Blog: Event management
If Meta doesn’t use the metaverse for meetings, will anyone else?
30 November 2022 minute read
Spare a thought for Meta (the artist formerly known as Facebook) which recently announced it was laying off 11,000 employees. CEO Mark Zuckerberg has pretty much bet the farm on his long-term vision for the metaverse, in particular: his belief that virtual reality (VR) will make the leap from gaming to serious enterprise applications, including meetings and events.
So imagine Mark’s chagrin when the New York Times published an article claiming that Meta employees themselves were reluctant to use the company’s own Horizon Workrooms app, which allows users, represented by avatars, to gather around a conference table and meet within Meta’s simulated reality space.
According to the Times article, many Meta staffers didn’t have VR headsets, or if they did, they hadn’t bothered to set them up yet.
If Mark’s own people don’t want to use it for meetings, just how likely is it that this brave new virtual world is on the cusp of transforming the way we do meetings, conferences, tradeshows and everything else?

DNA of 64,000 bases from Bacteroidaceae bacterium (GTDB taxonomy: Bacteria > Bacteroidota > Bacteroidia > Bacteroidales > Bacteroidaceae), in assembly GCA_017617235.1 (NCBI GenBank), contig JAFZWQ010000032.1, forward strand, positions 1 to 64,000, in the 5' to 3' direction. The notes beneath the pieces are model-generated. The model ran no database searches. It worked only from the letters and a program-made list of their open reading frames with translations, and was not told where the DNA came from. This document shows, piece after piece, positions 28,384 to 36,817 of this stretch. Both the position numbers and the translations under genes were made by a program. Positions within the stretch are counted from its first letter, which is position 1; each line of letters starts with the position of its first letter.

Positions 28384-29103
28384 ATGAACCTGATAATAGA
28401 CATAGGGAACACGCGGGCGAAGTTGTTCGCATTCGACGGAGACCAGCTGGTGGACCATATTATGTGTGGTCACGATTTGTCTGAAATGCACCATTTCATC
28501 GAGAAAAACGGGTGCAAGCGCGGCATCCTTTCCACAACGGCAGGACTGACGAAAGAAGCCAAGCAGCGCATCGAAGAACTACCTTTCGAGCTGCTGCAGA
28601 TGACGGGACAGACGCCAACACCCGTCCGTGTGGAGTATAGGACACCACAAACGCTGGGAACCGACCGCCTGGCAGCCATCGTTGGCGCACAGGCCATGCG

We hear a lot about how the metaverse is set to revolutionise the events industry with its potential to enliven boring meetings, boost collaboration – especially among distributed and remote teams, strengthen bonds between brands and consumers and eliminate untold travel costs.
What actually is the metaverse?
Defining ‘the metaverse’ at this stage is a bit like trying to nail jelly to the wall. Everyone goes on about it, but there would appear to be a spectrum – with game-changing new business models at one end and silly sci-fi bullsh*t at the other.
But for now, let’s assume we’re talking about technologies centred around virtual reality and characterised by persistent virtual worlds that continue to exist even when you’re not in them; as well as some form of augmented reality that combines aspects of the digital and physical worlds.
It’s worth noting that these spaces often don’t require access exclusively via VR or AR. Virtual worlds – such as aspects of Fortnite (the video game) that can be accessed through PCs, regular game consoles and even phones – have already started referring to themselves as ‘the metaverse.’
I’m willing to bet that those virtual event platforms that sprung up during the pandemic – the ones with 3D renders of a conference centre, cartoonish figures standing behind virtual booths and badly-drawn palm trees – will soon follow suit.
VR and augmented reality are already here and they surely have the potential to change events, along with a whole host of other industries and businesses processes. But some people are predicting that the metaverse will do away with in-person events. Personally, I don’t see that happening any time soon.
Barriers to adoption
There are, I think, a few flies in the meta ointment when it comes to events.